You might also consider talking with someone who has had a problem drinking, but has stopped. That should not bring you under pressure, just make you are aware of the problem you may have and find a way to put it to an end.
To summarize, if you feel that sometimes you drink too much and drinking is causing you problems, or if your family and friends are concerned about your drinking habits, you can ask for help and speak with:
- Your primary doctor
- A mental health provider (psychologist, psychiatrist, or counselor)
- A support group (such as Alcoholics Anonymous, SMART Recovery, or a similar type of self-help group)
NOTE HERE: You cannot change anyone other than yourself. However, you can approach the subject with your loved one.
Planning for Denial
Keep in mind that in such situations, denial is common. Your loved one may not feel like s/he has a problem with drinking. They might not recognize how much they drink or how many problems in their lives are related to alcohol use. Plus, people say the darndest things. Most problem drinkers will have multiple objections to getting help:
- Who will take care of work / the kids / the pets?
- I can’t leave or seek treatment. I have an important meeting on Monday!
- I’m still performing OK. No one else has complained about my drinking.
In cases when denial is profound, professional help can be essential.
Working with a certified interventionist or addiction counselor can help you gather relatives, friends or co-workers to bring drinking habits to light. While you can encourage your loved one to seek help on your own…you might not be as prepared to face the denial as you thought. So, while you can plan an intervention on your own, sometimes it’s best to seek advice from a trained professional.
CRAFT: How to Cope in the Meantime
If you want to cope with a loved one’s drinking, there is help! Some of the more common actions that family members take include:
- Talking with a family counselor.
- Planning a formal intervention with the help of an interventionist.
- Speaking with a treatment center directly.
- Seeking help from groups like Al-Anon.
However, we’d like to introduce a new concept in this article that you may have not heard of. It’s called the Community Reinforcement and Family Training (CRAFT) method. CRAFT is a scientifically based intervention designed to help loved ones to engage treatment-refusing substance abusers into treatment. It was developed by Dr. Robert Meyers, Ph.D. in the late 70’s as an alternative form of interventions.
Basically, CRAFT teaches families behavioral and motivational strategies for interacting with their loved one over the course of 8-12 weeks. CRAFT works to affect the loved one’s behavior by changing the way the family interacts with him or her. In fact, it’s a skills-based program that impacts families in multiple areas of their lives, including self-care, pleasurable activities, problem solving, and goal setting.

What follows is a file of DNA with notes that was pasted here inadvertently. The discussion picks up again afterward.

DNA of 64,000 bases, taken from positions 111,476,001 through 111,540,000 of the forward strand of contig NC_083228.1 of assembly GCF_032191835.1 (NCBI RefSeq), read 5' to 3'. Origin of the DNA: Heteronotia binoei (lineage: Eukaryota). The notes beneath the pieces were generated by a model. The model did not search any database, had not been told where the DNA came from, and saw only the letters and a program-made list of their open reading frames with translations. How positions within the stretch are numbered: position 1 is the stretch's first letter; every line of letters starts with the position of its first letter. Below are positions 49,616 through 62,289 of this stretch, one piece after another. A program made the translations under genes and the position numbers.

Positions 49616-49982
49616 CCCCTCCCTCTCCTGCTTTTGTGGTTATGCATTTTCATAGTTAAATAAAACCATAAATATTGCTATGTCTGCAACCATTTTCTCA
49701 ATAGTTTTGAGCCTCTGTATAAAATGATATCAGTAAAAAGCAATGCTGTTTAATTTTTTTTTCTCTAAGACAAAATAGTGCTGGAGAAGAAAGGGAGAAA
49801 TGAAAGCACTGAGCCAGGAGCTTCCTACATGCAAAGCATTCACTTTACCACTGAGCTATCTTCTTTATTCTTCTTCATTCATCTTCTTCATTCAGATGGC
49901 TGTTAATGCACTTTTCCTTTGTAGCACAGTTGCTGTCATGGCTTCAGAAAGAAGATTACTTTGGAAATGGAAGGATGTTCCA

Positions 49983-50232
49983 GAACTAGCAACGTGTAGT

At the same time, CRAFT addresses the resistance to change usually seen in alcohol-dependent individuals. This approach teaches families behavioral and motivational strategies for interacting with their loved one. It is designed to accomplish three goals:
- When a loved one is abusing substances and refusing to get help, CRAFT helps families move their loved one towards treatment.
- On its own, CRAFT helps reduce the loved one’s alcohol and drug use, whether or not the loved one has engaged in treatment yet.
- CRAFT improves the lives of the concerned family and friends.
Advice here from the American Psychological Association (APA) on How to Find a Good Therapist. Your state’s psychological association may be another source of potential names. Another way to find a therapist is to ask friends or your physician to suggest someone they trust. You can search online directories for people practicing CRAFT here:
Deciding on goals for yourself and your family is ultimately a personal decision, and is different for each individual. Some people may only be ready to minimize their drinking instead of giving it up entirely, for example.
But, before attempting anything …we suggest that you consult a doctor, a family counselor, or other behavioral healthcare professional to help inform you about your next step. The fact is that alcohol problems can be deep-seeded. They often require multiple attempts towards abstinence. And, some cases of heavy drinking require 24-7 medical supervision, especially during detox.
You don’t need to be strong.
You don’t need to do it on your own.
Reach out for help. It will be there.
Still feeling insecure about addressing a loved one’s drinking problem? Do you have more questions about getting alcoholism help? Or do you have more information about alcohol addiction to share? Feel free to leave a comment below and we will get back to you personally and promptly.